- Dear maxillary Brian,
Can you repeat the question? I'm not sure I could quite understand
what was the problem.
Well, of course I understood it had to do with the repetition,
especially in kiekegaardian sammanhang, sorry context.
But perhaps you could give us an orientation in our quest for the
repetition. What is the problem for you?
Can you repeat the question?
- Bill, I almost included the following "Note" from SK, and deferred
because of its length. It is from this "note" that I derive my view of
what SK is saying. I will back up, explain what I meant and why I said
it, and pass it back to you. Yep, these things do take time, but their
unfolding is part of the pleasure of communication.
I see two reasons for there being no historical point of departure for
RA; first is the given that the incarnation is not part of it, and the
second being that the God-relation is that of immanence; there being
no finite self involved, that the self has been set aside. I read this
setting aside as the ending of the temporal sense of self, which
leaves only the timeless. In the experience of it, there is only a
singular space, call it reality if you will, or call it the "at once,"
or, as I called, and call it, Home. The self that has been set aside
is the temporal sense of self. There is, in reflection upon that
sojourn, no other time other than the time present. Reminds me of
Burnt Norton, it does.
SK insists that RA must be in place before RB can be entertained, that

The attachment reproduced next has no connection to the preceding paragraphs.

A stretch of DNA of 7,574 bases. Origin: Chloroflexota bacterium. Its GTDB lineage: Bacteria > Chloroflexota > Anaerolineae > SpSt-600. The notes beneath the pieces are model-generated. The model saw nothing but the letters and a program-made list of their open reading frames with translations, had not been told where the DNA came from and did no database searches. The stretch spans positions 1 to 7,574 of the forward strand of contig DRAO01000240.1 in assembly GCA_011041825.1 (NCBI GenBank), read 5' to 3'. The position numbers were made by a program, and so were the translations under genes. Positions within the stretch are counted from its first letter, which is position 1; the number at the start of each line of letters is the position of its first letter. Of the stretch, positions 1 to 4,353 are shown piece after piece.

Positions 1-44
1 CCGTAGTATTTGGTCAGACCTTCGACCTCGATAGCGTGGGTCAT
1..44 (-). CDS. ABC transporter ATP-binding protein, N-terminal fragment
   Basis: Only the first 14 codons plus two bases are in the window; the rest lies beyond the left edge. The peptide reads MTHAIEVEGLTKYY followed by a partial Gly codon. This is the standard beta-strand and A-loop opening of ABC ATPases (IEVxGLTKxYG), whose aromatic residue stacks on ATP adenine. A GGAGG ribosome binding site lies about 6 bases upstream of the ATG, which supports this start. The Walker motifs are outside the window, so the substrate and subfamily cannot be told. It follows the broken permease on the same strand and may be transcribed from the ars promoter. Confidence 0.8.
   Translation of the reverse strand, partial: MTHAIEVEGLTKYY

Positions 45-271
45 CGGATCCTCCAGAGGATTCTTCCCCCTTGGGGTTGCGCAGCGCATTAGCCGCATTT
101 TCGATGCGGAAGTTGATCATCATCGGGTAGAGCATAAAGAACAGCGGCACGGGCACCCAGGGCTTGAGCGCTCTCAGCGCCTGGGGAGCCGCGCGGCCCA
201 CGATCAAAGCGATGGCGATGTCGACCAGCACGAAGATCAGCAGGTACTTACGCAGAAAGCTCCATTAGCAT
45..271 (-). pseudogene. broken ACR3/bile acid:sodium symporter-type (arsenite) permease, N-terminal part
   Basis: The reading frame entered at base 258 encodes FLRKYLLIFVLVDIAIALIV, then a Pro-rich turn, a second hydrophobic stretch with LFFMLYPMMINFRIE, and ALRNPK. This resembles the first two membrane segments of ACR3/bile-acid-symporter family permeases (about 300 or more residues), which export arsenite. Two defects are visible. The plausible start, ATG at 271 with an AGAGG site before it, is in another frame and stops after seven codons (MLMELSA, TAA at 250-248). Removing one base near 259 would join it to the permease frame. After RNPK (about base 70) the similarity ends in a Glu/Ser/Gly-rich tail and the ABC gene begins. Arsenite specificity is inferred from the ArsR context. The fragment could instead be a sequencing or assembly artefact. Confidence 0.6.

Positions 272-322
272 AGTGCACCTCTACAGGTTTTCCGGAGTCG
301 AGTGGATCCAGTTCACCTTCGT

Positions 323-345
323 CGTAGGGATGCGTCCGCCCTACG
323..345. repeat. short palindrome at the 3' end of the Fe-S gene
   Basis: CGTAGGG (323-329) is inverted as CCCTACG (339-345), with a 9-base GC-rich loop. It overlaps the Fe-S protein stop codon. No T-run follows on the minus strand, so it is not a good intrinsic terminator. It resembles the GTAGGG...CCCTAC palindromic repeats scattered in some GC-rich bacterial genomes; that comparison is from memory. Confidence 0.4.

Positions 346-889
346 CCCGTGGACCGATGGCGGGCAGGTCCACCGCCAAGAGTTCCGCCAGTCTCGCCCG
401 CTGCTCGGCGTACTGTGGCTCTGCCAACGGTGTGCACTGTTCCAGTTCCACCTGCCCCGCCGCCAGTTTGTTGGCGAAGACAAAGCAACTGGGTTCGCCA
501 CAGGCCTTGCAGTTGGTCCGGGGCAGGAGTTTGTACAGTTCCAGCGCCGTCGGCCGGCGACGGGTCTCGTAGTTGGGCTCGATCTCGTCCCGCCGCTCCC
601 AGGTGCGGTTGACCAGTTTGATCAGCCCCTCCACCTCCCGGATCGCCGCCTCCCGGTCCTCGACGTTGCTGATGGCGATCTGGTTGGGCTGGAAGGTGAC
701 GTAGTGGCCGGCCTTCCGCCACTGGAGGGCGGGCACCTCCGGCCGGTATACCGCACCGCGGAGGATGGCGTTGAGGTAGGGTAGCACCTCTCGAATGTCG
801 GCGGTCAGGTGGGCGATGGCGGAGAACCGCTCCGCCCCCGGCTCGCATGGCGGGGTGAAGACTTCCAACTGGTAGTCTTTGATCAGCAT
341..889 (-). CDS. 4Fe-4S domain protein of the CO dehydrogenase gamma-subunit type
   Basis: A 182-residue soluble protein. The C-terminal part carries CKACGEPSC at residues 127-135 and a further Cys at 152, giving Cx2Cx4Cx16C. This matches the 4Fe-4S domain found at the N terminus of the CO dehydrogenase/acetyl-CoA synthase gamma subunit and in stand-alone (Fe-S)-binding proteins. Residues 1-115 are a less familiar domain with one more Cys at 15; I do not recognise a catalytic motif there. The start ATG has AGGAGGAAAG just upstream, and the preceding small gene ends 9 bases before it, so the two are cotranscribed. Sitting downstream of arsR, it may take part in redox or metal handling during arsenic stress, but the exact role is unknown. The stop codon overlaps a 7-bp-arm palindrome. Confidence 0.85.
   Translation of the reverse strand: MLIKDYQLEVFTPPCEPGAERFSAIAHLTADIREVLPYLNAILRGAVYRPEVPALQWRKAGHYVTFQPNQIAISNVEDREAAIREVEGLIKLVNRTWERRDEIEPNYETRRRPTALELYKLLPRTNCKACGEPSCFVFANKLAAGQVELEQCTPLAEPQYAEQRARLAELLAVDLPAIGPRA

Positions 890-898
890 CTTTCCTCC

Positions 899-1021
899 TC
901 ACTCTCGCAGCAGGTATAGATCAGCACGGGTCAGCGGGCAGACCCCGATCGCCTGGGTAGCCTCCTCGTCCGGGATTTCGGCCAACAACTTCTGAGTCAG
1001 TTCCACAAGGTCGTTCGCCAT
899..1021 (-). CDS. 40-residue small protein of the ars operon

without this qualification, RB is not RB, the second immediacy, but
the first immediacy, which is the esthetic grasp of Christianity.
I am reminded of another quote, which I have appended as the first
quote below. In it the meaning of immediacy, immanence, and repetition
are combined in a way that I see adding clarity to the terms. ----willy
"Repetition is basically the expression for immanence; thus one
finishes despairing and has oneself; one finishes doubting and has the
truth. Constantin Constantius, the esthetic schemer, who ordinarily
despairs of nothing, despairs of repetition, and the Young Man
illustrates that if it is to come into existence it must be a new
immediacy, so that it is itself a movement by /virtue of the absurd/,
and the teleological suspension /an ordeal/." (CUP, Hong, p. 263;
Lowrie, p. 235) [I show /italics/ this way]
"Note. Insofar as the upbuilding is the essential predicate of all
religiousness, Religiousness A also has its upbuilding. Whenever the
relationship with God is found by the existing person in the
inwardness of subjectivity, there is the upbuilding, which belongs to
subjectivity, whereas by becoming objective one relinquishes that
which, although belonging to subjectivity, is nevertheless no more
arbitrariness than erotic love and being in love, which indeed one
relinquishes by becoming objective. The totality of
guilt-consciousness is the most upbuilding element in Religiousness A*
The upbuilding element in the sphere of Religiousness A is that of
immanence, is the annihilation in which the individual has set himself
aside in order to find God, since it is the individual himself who is
the hindrance. ** Here the upbuilding is quite properly